AirGate-Modbus Gateway devices are useful to eliminate cables in already installed systems and are useful in new projects or extensions of industrial automation systems that require more advanced features, such as multiplexing Modbus masters, multiple wired network segments wirelessly interconnected, and the use of repeaters to extend range. Some of these applications are shown below.
1. Including wireless segments in an existing wired network
In systems where there is already a Modbus RTU network operating on RS485, it is possible to include wireless coverage to communicate with other wired segments. This type of situation often occurs when expanding networks where installing new cables is difficult or undesirable. Including a Gateway at any point in the existing network and other Gateways at any point in the new wired segments will allow full communication to be implemented as a single Modbus RTU network. Figure 1 shows this application.
2. Direct connection of the Gateway to the USB port of the SCADA PC
In computer-based supervision applications, the Gateway can be connected directly to the USB interface of the computer, converting it to RS485 and IEEE 802.15.4. The wired network for communication with the Modbus RTU slaves can start from the RS485 interface of the Gateway. Other Gateways, which are installed within range of the first one, allow wireless communication with other wired networks connected to them, as shown in Figure 2.
3. Using the Gateway to multiplex 2 masters in the wireless network
The Modbus RTU protocol defines that the network can only have 1 master, which creates technical restrictions in many supervisory applications. AirGate-Modbus accepts 2 masters, one on the USB interface (typically a PC) and one on the RS485 interface (typically an HMI or PLC). The communication requests from these 2 masters are controlled by the Gateway and sent to the slaves via the IEEE 802.15.4 interface. The responses received are returned to the correct master. Figure 3 shows this application.
4. Use of additional Gateways to extend the reach of wireless networks
To extend the reach of the wireless networks, it is possible to install additional Gateways, which will form additional wireless subnets, in a tree-like structure, as showed in Figure 4.
5. Repeater function with star application
It is possible to form different wireless network topologies from the new AirGate-Modbus firmware version. By updating the DigiConfig configuration software and AirGate-Modbus via the USB interface, devices that are configured as RS485-SLAVES will automatically adapt to the network requirements. When in this operating mode, the AirGate-Modbus will act as a wireless repeater once it finds the need to extend the wireless network to which it is integrated. It is important to note that this function is enabled instantly whenever the device is configured as RS485-SLAVES.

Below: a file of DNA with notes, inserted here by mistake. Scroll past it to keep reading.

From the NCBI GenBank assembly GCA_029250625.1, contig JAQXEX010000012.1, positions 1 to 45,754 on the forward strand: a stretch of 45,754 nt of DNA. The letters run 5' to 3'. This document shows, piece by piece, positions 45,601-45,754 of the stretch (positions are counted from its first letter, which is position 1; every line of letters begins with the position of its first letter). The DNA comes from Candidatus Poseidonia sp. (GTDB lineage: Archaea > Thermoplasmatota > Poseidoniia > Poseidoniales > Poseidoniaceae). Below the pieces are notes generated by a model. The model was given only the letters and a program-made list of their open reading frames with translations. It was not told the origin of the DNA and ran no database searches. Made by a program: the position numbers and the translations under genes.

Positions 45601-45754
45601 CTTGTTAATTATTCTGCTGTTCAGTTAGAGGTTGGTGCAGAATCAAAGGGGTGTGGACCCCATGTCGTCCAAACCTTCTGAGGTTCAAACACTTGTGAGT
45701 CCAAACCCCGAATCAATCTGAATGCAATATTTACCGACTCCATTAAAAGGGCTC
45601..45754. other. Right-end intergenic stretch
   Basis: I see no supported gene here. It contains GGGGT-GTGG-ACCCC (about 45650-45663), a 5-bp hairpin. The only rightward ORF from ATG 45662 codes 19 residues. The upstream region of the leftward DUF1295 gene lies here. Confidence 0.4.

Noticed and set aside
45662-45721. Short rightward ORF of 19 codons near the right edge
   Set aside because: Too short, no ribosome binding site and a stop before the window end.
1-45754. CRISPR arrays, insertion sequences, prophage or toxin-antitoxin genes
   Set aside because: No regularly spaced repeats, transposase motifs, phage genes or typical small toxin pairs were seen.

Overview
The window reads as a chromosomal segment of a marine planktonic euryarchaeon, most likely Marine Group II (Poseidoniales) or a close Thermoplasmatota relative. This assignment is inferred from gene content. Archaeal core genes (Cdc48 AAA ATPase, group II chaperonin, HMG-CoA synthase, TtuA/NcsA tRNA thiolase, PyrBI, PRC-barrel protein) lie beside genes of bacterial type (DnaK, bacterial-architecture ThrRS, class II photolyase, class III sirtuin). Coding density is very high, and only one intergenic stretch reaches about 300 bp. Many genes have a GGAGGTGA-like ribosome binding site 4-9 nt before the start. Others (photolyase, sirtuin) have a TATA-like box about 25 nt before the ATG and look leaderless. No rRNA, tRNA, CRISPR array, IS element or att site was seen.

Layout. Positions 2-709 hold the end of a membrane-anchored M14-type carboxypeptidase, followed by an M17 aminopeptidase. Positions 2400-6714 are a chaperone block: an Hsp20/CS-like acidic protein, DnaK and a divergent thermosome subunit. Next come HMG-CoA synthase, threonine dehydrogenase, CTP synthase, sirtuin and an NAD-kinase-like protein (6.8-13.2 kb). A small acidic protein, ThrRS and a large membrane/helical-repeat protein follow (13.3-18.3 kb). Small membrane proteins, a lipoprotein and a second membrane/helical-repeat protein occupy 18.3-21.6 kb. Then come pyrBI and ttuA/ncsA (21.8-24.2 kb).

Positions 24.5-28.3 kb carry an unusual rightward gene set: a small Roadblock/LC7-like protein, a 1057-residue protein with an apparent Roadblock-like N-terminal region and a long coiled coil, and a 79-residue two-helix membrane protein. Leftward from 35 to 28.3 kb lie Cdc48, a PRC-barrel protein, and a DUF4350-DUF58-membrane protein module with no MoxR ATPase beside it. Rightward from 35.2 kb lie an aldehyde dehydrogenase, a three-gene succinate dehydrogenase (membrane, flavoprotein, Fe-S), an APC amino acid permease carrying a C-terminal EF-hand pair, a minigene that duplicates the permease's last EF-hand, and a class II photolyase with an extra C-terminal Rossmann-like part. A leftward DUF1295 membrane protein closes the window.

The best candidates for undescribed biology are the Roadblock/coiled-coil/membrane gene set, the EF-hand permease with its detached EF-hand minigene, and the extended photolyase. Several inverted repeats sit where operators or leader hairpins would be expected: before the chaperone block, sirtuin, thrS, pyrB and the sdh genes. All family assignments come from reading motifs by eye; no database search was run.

As shown in the figure below, which shows an example of how to expand a network, an AirGate-Modbus configured as RS485-SLAVES (Firmware > 1.23) was inserted with the same PAN ID (5670). In another segment, 2 AirGates were connected via their RS485 interfaces, 1 AirGate-Modbus operating in RS485-SLAVES mode and 1 AirGate-Modbus operating in RS485-MASTER mode. In this segment, a PAN ID (5671) was created, starting a new star network.
The Modbus RTU protocol can benefit from wireless communication technology, although it is necessary to take certain precautions to avoid excessive communication errors. The use of generic converters for Modbus RTU communication over radio frequency can increase the rate of communication errors. It is better to adopt devices that consider the peculiar properties of this protocol during the conversion process.
The AirGate Modbus device is dedicated to this type of conversion, but it has even greater features, becoming a communication Gateway. This makes it possible to eliminate cables and use complex functions such as multiplexing Modbus masters and structuring multiple networks (wired and non-wired). The application examples shown give a glimpse of the possibilities that wireless technology offers to the widespread and well-established Modbus protocol.
IEEE Std 802.15.4™-2003, IEEE Standard for Information Technology – Telecommunications and information exchange between systems – Local and metropolitan area networks – Specific Requirements – Part 15.4: Wireless Medium Access Control (MAC) and Physical Layer (PHY) Specifications for Low-Rate Wireless Personal Area Networks (LR-WPANs).